In the lead up to the Floating Solar Conference in Amsterdam next week, for which we are one of the key media sponsors, the organizers held a webinar on floating solar ahead of the event, where the main speaker was Molly Cox an analyst at Wood Mackenzie.
The talk really showered the idea of Floating Solar with faint praise and the procedural failings of Wood Mackenzie were in evidence – it has never knowingly over predicted a market, but has always fatally underpredicted them. We’re not sure why Cox was so pessimistic about the market, effectively saying it will peak in 2022, after which we presume she believes that the market place will simply curl up and die, never delivering more than 2.6% of global solar output. The event organizers would have been better served getting someone to speak who was more optimistic and had a longer term view out beyond 2024.
For instance there was no mention of Thailand except in the summing up about pricing, despite the fact that it is pioneering 2.7 GW of floating solar, across 9 dams to be built by 2037 as one of its major platforms for renewable development. It has built the first of these projects at 45 MW using a Ciel&Terre floating platform.
South Korea was rightly cited as the largest existing floating solar development at 1.2 GW, with the concession that “there may be one or two more larger projects of this type,” as if that then defines the floating solar market, done and dusted. The second largest single project that Cox cited was a 150 MW project in China.
Rethink Energy will come out with its own floating solar forecast in the coming months and one of the key things is that Thailand dam deal is going to create a new sub-market, and bring development focus on regions like Latin America and any other market that is currently not considering floating solar, but which is dependent upon hydro for much of their electricity. Latin America and Africa – both strong in hydro as a source of energy, were cited as only likely to supply 1% of the total global floating solar market. Harsh we thought.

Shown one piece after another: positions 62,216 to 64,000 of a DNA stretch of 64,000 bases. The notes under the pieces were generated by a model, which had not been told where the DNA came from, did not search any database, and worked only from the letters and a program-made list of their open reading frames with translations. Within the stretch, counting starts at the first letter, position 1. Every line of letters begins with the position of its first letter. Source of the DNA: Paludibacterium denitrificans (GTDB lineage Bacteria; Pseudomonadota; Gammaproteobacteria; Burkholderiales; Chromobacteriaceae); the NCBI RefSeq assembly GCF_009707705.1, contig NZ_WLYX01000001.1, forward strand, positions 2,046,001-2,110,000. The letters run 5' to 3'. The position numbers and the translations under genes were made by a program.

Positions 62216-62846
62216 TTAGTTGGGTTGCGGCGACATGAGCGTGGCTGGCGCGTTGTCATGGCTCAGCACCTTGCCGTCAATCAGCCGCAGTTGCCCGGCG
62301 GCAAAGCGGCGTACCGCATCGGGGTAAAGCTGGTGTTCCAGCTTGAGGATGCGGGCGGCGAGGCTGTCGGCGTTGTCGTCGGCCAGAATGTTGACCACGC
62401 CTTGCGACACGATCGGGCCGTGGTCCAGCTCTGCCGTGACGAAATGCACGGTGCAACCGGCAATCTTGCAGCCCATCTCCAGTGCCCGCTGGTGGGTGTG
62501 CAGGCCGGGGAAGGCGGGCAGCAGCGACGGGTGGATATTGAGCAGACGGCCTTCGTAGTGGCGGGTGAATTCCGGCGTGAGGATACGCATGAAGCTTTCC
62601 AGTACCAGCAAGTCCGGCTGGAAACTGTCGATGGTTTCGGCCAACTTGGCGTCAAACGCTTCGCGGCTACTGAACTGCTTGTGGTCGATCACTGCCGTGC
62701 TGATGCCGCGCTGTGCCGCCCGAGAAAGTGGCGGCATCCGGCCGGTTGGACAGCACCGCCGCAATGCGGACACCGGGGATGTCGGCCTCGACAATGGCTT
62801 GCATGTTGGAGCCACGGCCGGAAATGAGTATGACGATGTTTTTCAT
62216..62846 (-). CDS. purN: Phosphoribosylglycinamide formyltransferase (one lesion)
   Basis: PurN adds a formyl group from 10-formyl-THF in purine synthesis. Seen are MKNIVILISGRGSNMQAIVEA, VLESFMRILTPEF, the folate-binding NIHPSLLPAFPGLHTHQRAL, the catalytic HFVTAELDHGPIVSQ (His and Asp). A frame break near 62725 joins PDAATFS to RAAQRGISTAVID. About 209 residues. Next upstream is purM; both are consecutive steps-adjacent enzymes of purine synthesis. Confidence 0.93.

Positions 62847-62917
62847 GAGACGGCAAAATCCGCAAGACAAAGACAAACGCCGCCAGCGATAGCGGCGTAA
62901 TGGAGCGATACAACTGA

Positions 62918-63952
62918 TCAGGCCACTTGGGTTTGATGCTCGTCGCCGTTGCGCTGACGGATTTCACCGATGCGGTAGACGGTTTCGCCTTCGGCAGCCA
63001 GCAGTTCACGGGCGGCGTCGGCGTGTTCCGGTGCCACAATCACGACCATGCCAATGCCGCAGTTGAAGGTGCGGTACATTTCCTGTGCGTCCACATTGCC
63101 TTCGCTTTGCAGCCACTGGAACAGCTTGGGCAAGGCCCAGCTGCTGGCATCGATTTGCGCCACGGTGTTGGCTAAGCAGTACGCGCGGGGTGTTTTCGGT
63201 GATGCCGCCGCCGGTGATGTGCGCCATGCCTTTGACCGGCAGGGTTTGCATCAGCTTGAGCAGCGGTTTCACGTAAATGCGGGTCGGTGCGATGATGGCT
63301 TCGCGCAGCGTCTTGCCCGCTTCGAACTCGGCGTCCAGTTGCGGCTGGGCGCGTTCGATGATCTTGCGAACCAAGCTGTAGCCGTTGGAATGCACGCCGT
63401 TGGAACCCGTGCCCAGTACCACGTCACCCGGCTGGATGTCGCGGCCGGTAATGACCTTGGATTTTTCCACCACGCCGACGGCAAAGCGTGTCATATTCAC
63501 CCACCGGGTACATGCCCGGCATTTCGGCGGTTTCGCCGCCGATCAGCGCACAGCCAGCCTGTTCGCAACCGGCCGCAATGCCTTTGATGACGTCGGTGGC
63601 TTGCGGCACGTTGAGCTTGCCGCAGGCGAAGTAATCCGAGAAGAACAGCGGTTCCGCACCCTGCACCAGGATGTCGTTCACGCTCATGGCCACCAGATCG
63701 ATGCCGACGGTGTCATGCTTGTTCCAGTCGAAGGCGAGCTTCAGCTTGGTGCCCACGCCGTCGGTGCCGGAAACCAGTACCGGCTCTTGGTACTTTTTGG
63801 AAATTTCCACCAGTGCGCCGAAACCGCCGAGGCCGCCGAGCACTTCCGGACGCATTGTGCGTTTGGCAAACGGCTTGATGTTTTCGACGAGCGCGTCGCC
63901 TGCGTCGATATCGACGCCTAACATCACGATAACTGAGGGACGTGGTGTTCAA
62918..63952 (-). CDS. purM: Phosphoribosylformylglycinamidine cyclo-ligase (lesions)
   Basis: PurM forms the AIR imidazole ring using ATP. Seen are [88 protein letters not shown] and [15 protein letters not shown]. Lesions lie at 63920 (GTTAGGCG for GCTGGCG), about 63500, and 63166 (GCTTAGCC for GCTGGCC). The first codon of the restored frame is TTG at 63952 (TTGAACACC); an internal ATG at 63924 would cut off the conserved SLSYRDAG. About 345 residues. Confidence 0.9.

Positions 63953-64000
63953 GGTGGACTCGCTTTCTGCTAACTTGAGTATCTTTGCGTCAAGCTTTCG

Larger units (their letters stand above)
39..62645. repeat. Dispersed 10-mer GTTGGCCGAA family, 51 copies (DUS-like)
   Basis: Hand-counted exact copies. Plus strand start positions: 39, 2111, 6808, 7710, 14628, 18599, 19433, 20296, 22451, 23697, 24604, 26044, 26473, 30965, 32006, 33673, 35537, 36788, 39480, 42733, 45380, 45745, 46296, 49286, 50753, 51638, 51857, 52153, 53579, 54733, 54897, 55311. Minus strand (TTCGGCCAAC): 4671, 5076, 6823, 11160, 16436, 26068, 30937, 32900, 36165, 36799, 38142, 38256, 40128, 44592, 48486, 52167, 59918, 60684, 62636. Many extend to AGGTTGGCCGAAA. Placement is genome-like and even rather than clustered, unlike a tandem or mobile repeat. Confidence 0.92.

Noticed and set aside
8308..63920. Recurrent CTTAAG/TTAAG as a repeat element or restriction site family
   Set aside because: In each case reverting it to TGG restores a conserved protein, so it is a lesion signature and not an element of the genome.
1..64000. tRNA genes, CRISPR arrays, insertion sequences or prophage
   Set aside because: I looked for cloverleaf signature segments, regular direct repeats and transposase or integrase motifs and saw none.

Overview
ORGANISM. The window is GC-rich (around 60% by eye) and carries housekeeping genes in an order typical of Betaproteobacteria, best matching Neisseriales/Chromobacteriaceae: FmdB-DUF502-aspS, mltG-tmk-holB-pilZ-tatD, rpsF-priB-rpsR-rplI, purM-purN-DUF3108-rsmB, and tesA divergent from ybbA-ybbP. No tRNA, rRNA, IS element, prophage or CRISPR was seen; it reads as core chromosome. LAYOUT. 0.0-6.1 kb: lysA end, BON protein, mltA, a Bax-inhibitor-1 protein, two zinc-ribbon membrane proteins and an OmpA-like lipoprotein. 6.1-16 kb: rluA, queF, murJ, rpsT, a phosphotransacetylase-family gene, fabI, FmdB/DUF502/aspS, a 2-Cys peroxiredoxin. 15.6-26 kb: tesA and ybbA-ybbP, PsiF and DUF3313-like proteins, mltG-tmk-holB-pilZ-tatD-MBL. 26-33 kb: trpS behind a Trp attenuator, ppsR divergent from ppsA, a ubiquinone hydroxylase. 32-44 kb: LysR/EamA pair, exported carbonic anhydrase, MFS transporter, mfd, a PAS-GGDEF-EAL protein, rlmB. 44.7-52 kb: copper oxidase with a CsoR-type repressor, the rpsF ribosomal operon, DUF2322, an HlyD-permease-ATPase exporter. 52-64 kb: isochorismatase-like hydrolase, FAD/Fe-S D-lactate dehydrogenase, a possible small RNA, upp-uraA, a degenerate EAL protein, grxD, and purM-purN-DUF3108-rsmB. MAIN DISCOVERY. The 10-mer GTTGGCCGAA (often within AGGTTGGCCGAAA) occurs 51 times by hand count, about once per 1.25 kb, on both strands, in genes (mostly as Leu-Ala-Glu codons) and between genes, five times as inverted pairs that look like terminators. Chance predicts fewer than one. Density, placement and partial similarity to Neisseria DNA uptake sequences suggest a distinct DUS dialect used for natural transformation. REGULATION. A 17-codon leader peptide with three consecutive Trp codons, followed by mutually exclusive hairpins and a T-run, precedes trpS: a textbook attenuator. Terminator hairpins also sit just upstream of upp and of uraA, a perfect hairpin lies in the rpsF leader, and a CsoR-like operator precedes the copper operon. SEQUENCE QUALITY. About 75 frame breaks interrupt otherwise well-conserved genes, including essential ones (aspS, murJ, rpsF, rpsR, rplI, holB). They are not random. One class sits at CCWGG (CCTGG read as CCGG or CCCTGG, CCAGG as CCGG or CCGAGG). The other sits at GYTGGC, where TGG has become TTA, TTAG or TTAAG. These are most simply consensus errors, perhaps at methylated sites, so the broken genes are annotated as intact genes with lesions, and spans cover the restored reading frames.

Neither were any of the features of floating solar mentioned, the fact that putting solar panels on water surfaces cuts evaporation considerably and on hydro plants this has an immediate energy payback, or that putting solar panels above water has effect of cooling them and keeping that at their prime operating temperatures and making them last longer.
Many of the countries that were cited as “good possibilities” for floating solar were countries which have desserts, such as China, which is a far more likely environment to put solar in than floating. Wood Mackenzie suggested that most of the deserts and the solar in China were in the west, and that most of the people were in the east and that this creates a transmission problem. By using the water surfaces in the East, solar can be closer to where the energy will be used. The same seems to be true of Dubai, which is close to plenty of dessert where it might to locate solar, but instead it seems to want to put floating solar in the Arabian Gulf.
India was cited as a key target for floating solar, although Wood Mac warned that all solar projects in India tend to run late, and often do not get built after auctions and that large water surfaces tend to be a long way from transmission links and large populations. Quite right.
Other floating solar platforms not mentioned was the Singapore development from the Sunseap Group, in the Strait of Johor, but it is in constantly moving sea, and the cost of building it is less clear and likely to be considerable higher as it needs to be more robust and is exposed to greater corrosion. This was announced back in November 2018 and when complete will generate 6.4 GWh of electricity a year. Wood Mac also said that build out costs varied wildly, citing China at $1.16 per watt, Japan as high as $2.76 and India at $1.01.